In recent months corporate governance has become somewhat of a buzzword. The government has placed great emphasis on how corporate bodies are run from the way in which top employees are incentivised to the make-up of boards in terms of race, sex and gender.
As such, there is a movement toward businesses pushing their corporate governance policies front and centre. Such actions will hopefully diversify boards and prevent companies from attracting the same type of negative press that has been seen over the past couple of years. At this moment the spotlight is on both large and public companies, however this light will filter down eventually to smaller companies. It is therefore prudent for companies of all sizes to consider how corporate governance can aid them.
It is also easy to forget that directors of companies are subject to statutory duties as set out in the Companies Act 2006. There can be a tendency to emphasise corporate governance over director’s duties or to consider that they are exclusive principles. However, corporate governance and director’s duties should be seen as complementary. Moreover, by considering them as such they can strengthen not only the public perception of companies but also the long-term outlook of a company.
The general statutory director’s duties are as follows:
- Act within your powers;
- Promote the success of the company;
- Exercise independent judgment;
- Exercise reasonable care, skill and diligence;
- Avoid conflicts of interest;
- Not accept benefits from third parties; and
- Declare interests in proposed or existing transactions or arrangements with the company.
Such duties should be central to the mind of any director; however, they do not need to be considered burdensome or overbearing. In fact the wider application of these duties has the potential to reinvigorate and promote strong principles of corporate governance.
Duties and Governance
Taking for example the duty to promote the success of the company, directors should reflect on the long-term consequences of their decisions in respect of their employees, suppliers and customers. Such decisions could range from how they incentivise employees for the long term betterment of the company to dealing with supply chain issues.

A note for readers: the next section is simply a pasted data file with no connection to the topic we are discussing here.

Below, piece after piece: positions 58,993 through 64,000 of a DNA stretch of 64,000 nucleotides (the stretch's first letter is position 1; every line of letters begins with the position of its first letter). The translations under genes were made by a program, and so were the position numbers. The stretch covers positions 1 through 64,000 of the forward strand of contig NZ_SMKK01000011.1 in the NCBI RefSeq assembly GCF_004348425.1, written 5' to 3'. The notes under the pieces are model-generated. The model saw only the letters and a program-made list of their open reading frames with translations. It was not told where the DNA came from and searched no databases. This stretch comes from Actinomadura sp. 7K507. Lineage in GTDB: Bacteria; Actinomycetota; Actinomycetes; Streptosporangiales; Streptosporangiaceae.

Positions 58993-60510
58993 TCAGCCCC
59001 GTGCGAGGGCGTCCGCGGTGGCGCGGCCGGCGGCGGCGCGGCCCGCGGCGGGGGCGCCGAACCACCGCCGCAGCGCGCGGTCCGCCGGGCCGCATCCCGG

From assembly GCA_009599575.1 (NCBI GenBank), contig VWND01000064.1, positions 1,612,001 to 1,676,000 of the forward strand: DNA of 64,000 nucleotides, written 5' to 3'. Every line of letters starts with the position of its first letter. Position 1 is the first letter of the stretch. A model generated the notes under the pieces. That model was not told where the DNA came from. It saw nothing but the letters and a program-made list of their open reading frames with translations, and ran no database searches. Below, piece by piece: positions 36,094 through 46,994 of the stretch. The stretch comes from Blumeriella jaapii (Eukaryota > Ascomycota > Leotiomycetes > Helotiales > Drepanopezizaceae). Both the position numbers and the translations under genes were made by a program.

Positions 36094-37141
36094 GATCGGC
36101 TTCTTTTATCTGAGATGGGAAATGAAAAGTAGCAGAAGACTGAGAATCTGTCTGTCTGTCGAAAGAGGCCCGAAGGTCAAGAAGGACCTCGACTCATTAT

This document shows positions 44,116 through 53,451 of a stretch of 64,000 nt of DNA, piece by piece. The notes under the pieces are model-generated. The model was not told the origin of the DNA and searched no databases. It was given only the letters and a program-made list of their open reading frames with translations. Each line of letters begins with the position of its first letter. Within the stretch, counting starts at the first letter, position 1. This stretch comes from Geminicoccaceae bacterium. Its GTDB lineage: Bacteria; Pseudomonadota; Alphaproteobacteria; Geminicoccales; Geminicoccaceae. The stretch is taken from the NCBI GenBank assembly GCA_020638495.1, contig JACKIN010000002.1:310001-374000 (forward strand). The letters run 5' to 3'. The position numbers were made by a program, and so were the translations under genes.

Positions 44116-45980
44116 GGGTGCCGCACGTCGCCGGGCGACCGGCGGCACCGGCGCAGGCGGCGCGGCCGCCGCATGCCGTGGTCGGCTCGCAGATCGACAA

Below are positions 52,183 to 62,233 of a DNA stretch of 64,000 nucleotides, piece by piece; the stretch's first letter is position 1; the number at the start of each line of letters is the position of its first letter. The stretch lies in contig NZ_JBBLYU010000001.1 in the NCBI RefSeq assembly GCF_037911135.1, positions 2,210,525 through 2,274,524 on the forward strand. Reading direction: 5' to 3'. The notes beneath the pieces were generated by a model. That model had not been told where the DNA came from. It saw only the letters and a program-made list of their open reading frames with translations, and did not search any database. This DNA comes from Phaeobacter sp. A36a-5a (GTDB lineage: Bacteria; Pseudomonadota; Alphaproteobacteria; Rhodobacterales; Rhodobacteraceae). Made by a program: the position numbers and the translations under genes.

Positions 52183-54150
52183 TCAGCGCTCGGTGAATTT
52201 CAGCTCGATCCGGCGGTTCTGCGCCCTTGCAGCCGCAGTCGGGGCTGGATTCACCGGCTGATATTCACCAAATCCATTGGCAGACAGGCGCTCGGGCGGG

Looking to the future, reports by the Business, Energy and Industrial Strategy (the “BEIS”) Select Committee and the Financial Reporting Council (the “FRC”) (together the “Reports”) on corporate governance have recommended that companies should report their decision-making processes more effectively, which can help to avoid conflicts of interest and will evidence how directors are exercising reasonable care, skill and diligence. The Reports cover how pay policies should be devised and implemented within companies, meaning that director’s duties need to be revisited. The Reports suggests that pay should be clearly linked to the implementation of strategies devised by the directors and focussing on the longer-term success of the company, which links to principles of good corporate governance as well as the duty to promote the success of the company.
Commercially, aligning your duties as a director with the principles of good corporate governance has the potential to benefit all aspects of your business. From incentivising staff to promoting a positive image of your company, and from ensuring compliance with statute to developing longer-term goals for your company, all these possibilities can be more realisable through a better application of corporate governance and directors’ duties.
Applying the principles need not be onerous. Some simple actions are outlined below:
- Evidence: remember to seek out advice and maintain records of all guidance that has been received.
- Engage: discuss with employees, suppliers and customers what changes, if any, can or ought to be made to improve efficiency.
- Minute: record meetings accurately and remember to consider your duties when considering and taking decisions.